The BBC’s new Director-General, Tim Davie, has said that managers who fail to reach diversity targets will not be promoted.
In a tough stance reflecting sentiments articulated in his maiden speech as DG to the BBC on September 3, Davie told that RTS that “talk is cheap,” and that actions on greater representation of those from minority ethnic groups in the BBC workforce was essential.
“There’s been incredible progress on screen but internally – and senior leadership is critical to this – progress and the speed of change has been slow,” he said.
“Talking bluntly, a lot of people lower down the organisation look at it and go ‘Great intent, but I can’t do that’ or ‘I don’t really believe it’s going to happen…’
“But this is mission critical. Everything that goes on at the BBC – including editorial decision making – is utterly dependent on having a truly diverse team.”
He has instructed senior staff not to hire in their own image and dismissed the idea of “a BBC type” as nonsense.
Davie said he intends to create a “50-20-12 organisation” a reference to the proportion of staff who are female, from BAME backgrounds and those that have disabilities.
He added: “Truly it’s about leadership and accountability. I have been very direct to BBC leaders and told them they will not get promoted without us assessing how happy your staff are and how you’ve delivered against diversity targets.”
In a wide-ranging discussion with RTS CEO Theresa Wise, Davie covered such topics as impartiality, the BBC’s international soft power, why he believes the BBC’s policy on abolishing free licence fees for those over 75s who do not receive pension credit is correct - and his profound belief that the BBC needs to be for all licence fee payers.
“We’ve got to deliver for every household. Us offering value is not just a line,” he stressed.
“It’s surprised me that that’s become part of me – focusing on making sure that every member of the public really gets value from us. That’s what I’m about.”
His regime would be about “evolution, not try everything out…You have to evolve things to protect them.”
He added: “I want people to think deeply about what’s important in this market, what’s important for us in the UK? What do people genuinely care about in the BBC?
“There is good news for the BBC. In this world, I don’t think there’s been a better time for proper impartial news or proper local, regional storytelling.
“With such incredible competition, you can’t take an audience for granted anymore. The BBC has to be truly different and differentiated.
“We’re not trying to beat Netflix…'I’m going to have a new subscriptions, you’re going to have a few subscriptions'…It’s whether we are truly valued and are essential, it feels indispensable not for every hour of your media consumption but for part of it.”
Davie reminded people that BC’s services in the UK are used by 91% of the population for an average of 18 hours a week.
But he acknowledged that there were audiences that the BBC underserves. “Some people are getting extraordinary value from the BBC,” said Davie. “There are certain bits of the country – and it’s not as simple as age – that don’t necessarily feel the BBC is for them.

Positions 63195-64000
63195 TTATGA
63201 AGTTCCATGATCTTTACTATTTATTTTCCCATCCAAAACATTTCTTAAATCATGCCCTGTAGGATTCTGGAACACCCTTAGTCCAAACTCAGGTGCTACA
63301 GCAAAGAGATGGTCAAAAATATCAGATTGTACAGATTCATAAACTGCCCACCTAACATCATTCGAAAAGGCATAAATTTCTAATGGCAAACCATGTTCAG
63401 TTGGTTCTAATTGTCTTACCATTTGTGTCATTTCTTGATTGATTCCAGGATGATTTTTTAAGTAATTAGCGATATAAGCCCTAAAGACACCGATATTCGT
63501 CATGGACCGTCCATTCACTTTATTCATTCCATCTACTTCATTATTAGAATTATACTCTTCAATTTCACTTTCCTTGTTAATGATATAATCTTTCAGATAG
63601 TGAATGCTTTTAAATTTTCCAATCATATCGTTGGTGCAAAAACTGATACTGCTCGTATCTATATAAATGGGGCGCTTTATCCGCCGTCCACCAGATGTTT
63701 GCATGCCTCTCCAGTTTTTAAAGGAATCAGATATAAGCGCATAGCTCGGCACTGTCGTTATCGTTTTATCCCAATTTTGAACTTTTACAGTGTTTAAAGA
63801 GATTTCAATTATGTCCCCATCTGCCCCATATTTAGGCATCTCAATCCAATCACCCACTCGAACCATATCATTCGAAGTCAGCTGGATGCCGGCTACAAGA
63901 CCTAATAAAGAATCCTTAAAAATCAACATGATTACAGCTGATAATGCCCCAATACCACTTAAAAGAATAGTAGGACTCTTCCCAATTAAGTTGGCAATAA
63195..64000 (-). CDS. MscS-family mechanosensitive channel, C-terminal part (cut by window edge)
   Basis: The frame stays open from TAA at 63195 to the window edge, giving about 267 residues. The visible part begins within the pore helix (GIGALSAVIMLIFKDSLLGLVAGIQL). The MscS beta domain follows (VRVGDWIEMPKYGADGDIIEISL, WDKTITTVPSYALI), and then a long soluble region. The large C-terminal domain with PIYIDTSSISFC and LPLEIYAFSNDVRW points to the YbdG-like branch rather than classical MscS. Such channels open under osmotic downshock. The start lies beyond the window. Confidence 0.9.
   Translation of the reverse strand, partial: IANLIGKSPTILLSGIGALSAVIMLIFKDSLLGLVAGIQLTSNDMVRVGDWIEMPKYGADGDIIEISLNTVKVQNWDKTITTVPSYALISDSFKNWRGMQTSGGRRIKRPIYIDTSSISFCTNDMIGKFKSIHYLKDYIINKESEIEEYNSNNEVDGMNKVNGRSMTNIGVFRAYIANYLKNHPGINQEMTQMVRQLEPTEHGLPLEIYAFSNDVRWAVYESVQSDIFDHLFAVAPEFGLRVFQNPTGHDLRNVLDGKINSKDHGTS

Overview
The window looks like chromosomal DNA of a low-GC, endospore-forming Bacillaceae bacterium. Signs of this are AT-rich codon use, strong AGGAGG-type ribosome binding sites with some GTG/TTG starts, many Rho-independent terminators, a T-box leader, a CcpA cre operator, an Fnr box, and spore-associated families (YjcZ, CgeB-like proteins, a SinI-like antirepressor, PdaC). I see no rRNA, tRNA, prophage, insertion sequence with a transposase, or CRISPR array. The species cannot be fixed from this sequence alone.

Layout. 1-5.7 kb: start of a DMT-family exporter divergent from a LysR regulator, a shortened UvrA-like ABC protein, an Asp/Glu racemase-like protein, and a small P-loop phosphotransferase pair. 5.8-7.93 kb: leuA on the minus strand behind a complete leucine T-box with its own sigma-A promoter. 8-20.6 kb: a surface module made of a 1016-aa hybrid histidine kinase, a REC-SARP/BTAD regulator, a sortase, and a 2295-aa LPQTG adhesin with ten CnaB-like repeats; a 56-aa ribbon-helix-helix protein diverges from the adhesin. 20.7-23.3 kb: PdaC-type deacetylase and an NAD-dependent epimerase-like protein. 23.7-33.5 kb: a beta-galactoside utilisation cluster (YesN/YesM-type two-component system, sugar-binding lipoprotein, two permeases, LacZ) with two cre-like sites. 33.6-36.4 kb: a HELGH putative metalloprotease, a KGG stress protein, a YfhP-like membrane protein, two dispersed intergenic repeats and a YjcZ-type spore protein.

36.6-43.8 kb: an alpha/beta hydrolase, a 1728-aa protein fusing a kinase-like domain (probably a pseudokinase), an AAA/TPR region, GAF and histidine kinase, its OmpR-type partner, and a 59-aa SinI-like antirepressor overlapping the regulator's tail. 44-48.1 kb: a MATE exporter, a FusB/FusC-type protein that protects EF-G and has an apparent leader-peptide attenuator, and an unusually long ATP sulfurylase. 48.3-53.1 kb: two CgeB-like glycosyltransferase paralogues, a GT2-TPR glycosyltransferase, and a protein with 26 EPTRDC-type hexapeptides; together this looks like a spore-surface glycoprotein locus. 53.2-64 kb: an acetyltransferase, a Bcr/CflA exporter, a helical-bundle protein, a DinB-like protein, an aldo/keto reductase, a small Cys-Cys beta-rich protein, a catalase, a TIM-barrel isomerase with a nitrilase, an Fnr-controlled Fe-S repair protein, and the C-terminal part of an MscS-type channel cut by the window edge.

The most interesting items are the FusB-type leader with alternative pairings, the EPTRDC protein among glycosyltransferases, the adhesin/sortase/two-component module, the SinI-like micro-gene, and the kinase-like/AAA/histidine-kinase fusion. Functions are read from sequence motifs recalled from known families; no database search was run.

“It’s not as simple as saying ‘It’s the under-35s.’ It’s often about your life circumstances, where you are, where you live. I am not beating ourselves up here.
“The BBC is extraordinary in how it’s connected with an enormous amount of people across the UK. We’ve still got a real bedrock of support to justify a universal fee, but I did say we don’t have an inalienable right to exist.
“That is under pressure. There are audiences that in a diverse Britain feel a little bit further away from us.”
With cuts to BBC regional newsrooms on the cards, was he worried that some parts of England, particularly the North East, might be left behind?
“Let’s be clear, the metric here is not how many people we employ but the value to audiences. Every area of the BBC has to find efficiency, which doesn’t mean I am diluting anything, it just means I am doing it better.
“There is a sense that the BBC could be more efficient in many areas and it’s done some good work…But there are areas and the regions are one of them…
"A couple of facts, we’ll still have well over 2,000 people in the Regional News Group where we do around 3,800 hours of coverage.
“It’s not as if we’re going to be a small player. I personally would like to look at local news provision as part of the 2022 discussions (over the next five-year licence fee settlement)…
“This is not just about slow stripping of areas, I think we can grow…More than anything it’s about audience value. I want people in the North East to feel the BBC is for them.
“It may be a bit of my commercial past, but I do like a big metric. One of the things you’d probably put on the building is ‘The BBC is for me.’ That’s the metric. We all know it.
“A lot of people in the media world surround themselves with people who take that as a given. If you work at the BBC you do feel that. We need to understand people who don’t feel that.”
In Conversation With Tim Davie was the opening session of the RTS Digital Convention 2020 sponsored by YouTube. The producers were Sue Roberston and Helen Scott. A full report will be published in the October edition of Television magazine.